Knowledge About the Mind: Links Between Theory of Mind and Later Metamemory

Authors


  • This research was supported by a grant from the German Research Foundation (Deutsche Forschungsgemeinschaft, FOR 261/2-2). We are grateful to the children and the kindergartens whose cooperation made this study possible. We would also like to thank Cami Benjamin and Dajie Zhang Topp for proof-reading and Olivia Fernandez, Brigitte Zeugner, and many other students for helping with the data collection. Special thanks are due to Peter Ornstein and Sabine Weinert for their comments on an earlier version of the manuscript.

concerning this article should be addressed to Kathrin Lockl, Department of Psychology, University of Bamberg, Markusplatz 3, D-96045 Bamberg. Electronic mail may be sent to kathrin.lockl@ppp.uni-bamberg.de.

Abstract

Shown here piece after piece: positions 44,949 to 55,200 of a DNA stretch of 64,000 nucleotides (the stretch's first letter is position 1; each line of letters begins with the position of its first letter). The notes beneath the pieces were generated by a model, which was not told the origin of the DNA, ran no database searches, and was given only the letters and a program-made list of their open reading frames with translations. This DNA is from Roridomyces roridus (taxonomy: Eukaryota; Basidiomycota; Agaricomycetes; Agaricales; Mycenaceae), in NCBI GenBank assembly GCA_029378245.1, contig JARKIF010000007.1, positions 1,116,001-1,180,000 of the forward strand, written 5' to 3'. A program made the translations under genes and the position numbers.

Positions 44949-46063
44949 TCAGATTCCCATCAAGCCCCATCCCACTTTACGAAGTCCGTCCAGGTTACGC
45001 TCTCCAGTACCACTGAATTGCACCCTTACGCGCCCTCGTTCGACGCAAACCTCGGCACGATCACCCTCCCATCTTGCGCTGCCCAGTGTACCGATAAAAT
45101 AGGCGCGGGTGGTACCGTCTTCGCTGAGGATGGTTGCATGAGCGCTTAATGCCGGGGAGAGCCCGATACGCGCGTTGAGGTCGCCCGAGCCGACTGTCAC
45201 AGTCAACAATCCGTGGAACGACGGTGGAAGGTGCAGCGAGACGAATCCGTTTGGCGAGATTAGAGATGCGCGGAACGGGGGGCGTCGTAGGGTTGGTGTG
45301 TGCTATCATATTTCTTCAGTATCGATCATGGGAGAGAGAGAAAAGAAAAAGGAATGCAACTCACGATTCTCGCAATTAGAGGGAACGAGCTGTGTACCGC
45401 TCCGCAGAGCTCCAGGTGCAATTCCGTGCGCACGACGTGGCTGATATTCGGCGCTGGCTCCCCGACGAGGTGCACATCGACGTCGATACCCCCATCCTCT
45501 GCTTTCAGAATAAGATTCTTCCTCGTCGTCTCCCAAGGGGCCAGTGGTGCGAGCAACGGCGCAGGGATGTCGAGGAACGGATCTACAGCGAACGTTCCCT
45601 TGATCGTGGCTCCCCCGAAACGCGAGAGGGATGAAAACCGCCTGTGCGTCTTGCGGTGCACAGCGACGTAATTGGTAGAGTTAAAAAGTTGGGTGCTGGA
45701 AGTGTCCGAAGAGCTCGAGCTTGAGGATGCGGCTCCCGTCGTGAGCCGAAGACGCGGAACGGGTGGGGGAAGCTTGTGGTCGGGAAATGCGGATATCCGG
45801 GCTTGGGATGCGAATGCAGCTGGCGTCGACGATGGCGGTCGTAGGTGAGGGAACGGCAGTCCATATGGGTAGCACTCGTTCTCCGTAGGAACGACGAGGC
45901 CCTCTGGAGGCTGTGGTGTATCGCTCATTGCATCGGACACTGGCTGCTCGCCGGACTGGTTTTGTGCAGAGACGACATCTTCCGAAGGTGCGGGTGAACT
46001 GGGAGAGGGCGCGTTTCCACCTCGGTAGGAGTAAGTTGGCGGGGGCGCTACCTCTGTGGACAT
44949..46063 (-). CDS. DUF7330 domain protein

This longitudinal study combined, in a single study, different aspects of children's knowledge about mental phenomena and thus could investigate relations among the development of language, theory of mind, and later metamemory. In total, 183 German children were tested at ages 3, 4, and 5. Each time of testing included a set of theory-of-mind tasks, a battery of language development, and additionally, at Time 3, a set of metamemory questions. The findings demonstrate strong relationships between children's language abilities and their theory of mind (both first- and second-order false beliefs). Moreover, both theory-of-mind and language competencies significantly predicted later metamemory, with their relative contribution changing over time. Language may influence metamemory developmentally both directly and indirectly (through theory of mind).

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